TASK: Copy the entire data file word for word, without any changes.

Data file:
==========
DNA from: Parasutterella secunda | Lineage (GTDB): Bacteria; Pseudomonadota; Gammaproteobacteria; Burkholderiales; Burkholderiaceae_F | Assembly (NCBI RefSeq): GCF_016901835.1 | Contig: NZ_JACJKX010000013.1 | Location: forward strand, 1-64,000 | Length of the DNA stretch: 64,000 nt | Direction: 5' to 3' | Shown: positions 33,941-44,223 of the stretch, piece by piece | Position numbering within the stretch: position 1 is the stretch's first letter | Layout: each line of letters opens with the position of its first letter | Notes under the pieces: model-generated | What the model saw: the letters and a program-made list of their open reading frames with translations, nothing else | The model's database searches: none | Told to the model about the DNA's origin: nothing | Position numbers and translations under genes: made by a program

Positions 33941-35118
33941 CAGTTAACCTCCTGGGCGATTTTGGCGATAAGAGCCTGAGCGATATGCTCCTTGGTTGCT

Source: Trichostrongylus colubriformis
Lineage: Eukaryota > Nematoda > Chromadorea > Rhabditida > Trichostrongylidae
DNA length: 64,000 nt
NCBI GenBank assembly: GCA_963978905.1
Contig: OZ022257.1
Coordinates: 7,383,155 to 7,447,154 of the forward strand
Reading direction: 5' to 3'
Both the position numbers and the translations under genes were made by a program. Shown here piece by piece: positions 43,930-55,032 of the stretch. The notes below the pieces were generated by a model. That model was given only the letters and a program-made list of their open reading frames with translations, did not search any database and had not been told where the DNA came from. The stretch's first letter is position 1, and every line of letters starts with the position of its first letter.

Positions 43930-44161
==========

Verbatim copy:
DNA from: Parasutterella secunda | Lineage (GTDB): Bacteria; Pseudomonadota; Gammaproteobacteria; Burkholderiales; Burkholderiaceae_F | Assembly (NCBI RefSeq): GCF_016901835.1 | Contig: NZ_JACJKX010000013.1 | Location: forward strand, 1-64,000 | Length of the DNA stretch: 64,000 nt | Direction: 5' to 3' | Shown: positions 33,941-44,223 of the stretch, piece by piece | Position numbering within the stretch: position 1 is the stretch's first letter | Layout: each line of letters opens with the position of its first letter | Notes under the pieces: model-generated | What the model saw: the letters and a program-made list of their open reading frames with translations, nothing else | The model's database searches: none | Told to the model about the DNA's origin: nothing | Position numbers and translations under genes: made by a program

Positions 33941-35118
33941 CAGTTAACCTCCTGGGCGATTTTGGCGATAAGAGCCTGAGCGATATGCTCCTTGGTTGCT

Source: Trichostrongylus colubriformis
Lineage: Eukaryota > Nematoda > Chromadorea > Rhabditida > Trichostrongylidae
DNA length: 64,000 nt
NCBI GenBank assembly: GCA_963978905.1
Contig: OZ022257.1
Coordinates: 7,383,155 to 7,447,154 of the forward strand
Reading direction: 5' to 3'
Both the position numbers and the translations under genes were made by a program. Shown here piece by piece: positions 43,930-55,032 of the stretch. The notes below the pieces were generated by a model. That model was given only the letters and a program-made list of their open reading frames with translations, did not search any database and had not been told where the DNA came from. The stretch's first letter is position 1, and every line of letters starts with the position of its first letter.

Positions 43930-44161